In 1869, under the new Meiji government, a Japanese peerage was created by an Imperial decree merging the former Court nobility (kuge) and former feudal lords (daimyo) into a single new aristocratic class called the kazoku.
A second imperial ordinance in 1884 grouped the kazoku into five ranks equivalent to the European prince (or duke), marquis, count, viscount, and baron. Although this grouping idea was taken from the European peerage, the Japanese titles were taken from Chinese and based on the ancient feudal system in China.
The House of Peers originally comprised:
For the first session of the Imperial Diet (1889–1890), there were 145 hereditary members and 106 imperial appointees and high taxpayers, for a total of 251 members.
With the creation of new peers, additional seats for members of the former Korean aristocracy and five seats for representatives from the Gakushuin Peer's School, membership peaked at 403 seats by 1925. In its 92nd and final session, the number of members was 373.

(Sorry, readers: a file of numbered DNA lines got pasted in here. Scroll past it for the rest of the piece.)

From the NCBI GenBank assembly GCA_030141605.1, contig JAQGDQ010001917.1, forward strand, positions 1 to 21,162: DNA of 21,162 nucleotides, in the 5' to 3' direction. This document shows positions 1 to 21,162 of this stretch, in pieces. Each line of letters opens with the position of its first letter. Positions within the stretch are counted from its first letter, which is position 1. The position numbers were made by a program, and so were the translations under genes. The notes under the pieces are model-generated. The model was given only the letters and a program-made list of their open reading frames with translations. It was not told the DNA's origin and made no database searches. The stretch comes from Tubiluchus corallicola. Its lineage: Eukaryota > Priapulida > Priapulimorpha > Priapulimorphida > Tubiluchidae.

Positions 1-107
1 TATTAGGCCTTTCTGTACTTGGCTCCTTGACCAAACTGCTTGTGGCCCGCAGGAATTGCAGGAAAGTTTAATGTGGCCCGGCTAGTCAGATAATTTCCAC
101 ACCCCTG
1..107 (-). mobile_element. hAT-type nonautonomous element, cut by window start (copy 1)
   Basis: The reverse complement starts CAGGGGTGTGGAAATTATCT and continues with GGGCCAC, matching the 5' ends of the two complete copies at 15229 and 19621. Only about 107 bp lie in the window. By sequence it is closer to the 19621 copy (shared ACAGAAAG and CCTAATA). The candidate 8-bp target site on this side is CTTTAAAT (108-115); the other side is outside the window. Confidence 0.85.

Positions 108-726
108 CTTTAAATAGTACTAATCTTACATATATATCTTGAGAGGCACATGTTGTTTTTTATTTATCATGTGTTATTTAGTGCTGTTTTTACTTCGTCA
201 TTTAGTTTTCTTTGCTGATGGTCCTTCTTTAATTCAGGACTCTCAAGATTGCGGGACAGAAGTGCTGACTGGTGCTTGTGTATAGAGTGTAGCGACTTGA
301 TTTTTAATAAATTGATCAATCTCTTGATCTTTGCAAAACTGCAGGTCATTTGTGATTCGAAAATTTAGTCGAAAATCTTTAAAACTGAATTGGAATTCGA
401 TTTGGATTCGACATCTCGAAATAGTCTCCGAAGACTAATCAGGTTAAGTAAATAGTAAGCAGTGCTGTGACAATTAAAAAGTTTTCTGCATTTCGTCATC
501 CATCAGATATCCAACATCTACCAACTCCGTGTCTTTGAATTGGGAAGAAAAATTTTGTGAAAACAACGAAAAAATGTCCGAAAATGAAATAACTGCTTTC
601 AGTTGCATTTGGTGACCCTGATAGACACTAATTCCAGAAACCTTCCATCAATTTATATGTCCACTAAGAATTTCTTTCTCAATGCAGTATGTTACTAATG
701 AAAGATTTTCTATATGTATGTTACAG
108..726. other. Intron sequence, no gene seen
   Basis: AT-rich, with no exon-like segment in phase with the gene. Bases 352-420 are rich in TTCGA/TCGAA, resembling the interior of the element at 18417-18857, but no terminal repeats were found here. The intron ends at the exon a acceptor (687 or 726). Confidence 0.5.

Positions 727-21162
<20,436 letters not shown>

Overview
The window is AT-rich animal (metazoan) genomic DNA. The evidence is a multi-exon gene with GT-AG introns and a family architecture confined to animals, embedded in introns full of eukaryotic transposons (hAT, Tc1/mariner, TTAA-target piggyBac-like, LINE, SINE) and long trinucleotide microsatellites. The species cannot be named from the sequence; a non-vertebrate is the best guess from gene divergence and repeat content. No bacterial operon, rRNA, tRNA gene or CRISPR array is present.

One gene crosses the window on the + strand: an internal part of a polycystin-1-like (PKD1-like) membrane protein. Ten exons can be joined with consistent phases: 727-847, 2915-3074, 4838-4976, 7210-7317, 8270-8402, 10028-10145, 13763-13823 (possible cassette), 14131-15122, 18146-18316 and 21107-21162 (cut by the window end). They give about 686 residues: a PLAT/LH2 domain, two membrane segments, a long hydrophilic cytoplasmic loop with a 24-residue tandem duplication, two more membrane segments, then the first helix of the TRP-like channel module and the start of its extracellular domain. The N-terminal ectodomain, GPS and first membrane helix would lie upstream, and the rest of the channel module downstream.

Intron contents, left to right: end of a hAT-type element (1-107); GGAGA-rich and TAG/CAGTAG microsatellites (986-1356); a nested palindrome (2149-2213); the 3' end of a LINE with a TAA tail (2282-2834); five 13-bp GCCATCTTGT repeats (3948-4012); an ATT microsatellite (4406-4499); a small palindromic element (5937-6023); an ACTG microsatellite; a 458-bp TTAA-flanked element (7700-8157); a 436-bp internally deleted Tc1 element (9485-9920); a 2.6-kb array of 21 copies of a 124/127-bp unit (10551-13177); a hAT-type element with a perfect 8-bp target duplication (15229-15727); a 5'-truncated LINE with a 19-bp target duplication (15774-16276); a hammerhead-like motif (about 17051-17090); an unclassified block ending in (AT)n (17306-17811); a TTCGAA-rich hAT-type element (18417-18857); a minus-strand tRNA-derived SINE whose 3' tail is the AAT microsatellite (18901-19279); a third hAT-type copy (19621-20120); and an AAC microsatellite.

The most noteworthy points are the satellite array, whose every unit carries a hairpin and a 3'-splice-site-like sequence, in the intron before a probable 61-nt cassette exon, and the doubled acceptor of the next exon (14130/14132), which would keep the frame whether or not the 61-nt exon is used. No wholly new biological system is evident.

|Name||Title||Dates as President||Sessions|
|1||Ito Hirobumi||Count (hakushaku)||24 October 1890 – 20 July 1891||1|
|2||Hachisuka Mochiaki||Marquis (kōshaku)||20 July 1891 – 3 October 1896||2–9|
|3||Konoe Atsumaro||Prince (kōshaku)||3 October 1896 – 4 December 1903||10–18|
|4||Tokugawa Iesato||Prince (kōshaku)||4 December 1903 – 9 June 1933||19–64|
|5||Konoe Fumimaro||Prince (kōshaku)||9 June 1933 – 17 June 1937||65–70|
|6||Matsudaira Yorinaga||Count (hakushaku)||17 June 1937 – 11 October 1944||71–85|
|7||Tokugawa Kuniyuki||Prince (kōshaku)||11 October 1944 – 19 June 1946||86–89|
|8||Tokugawa Iemasa||Prince (kōshaku)||19 June 1946 – 2 May 1947||90-92|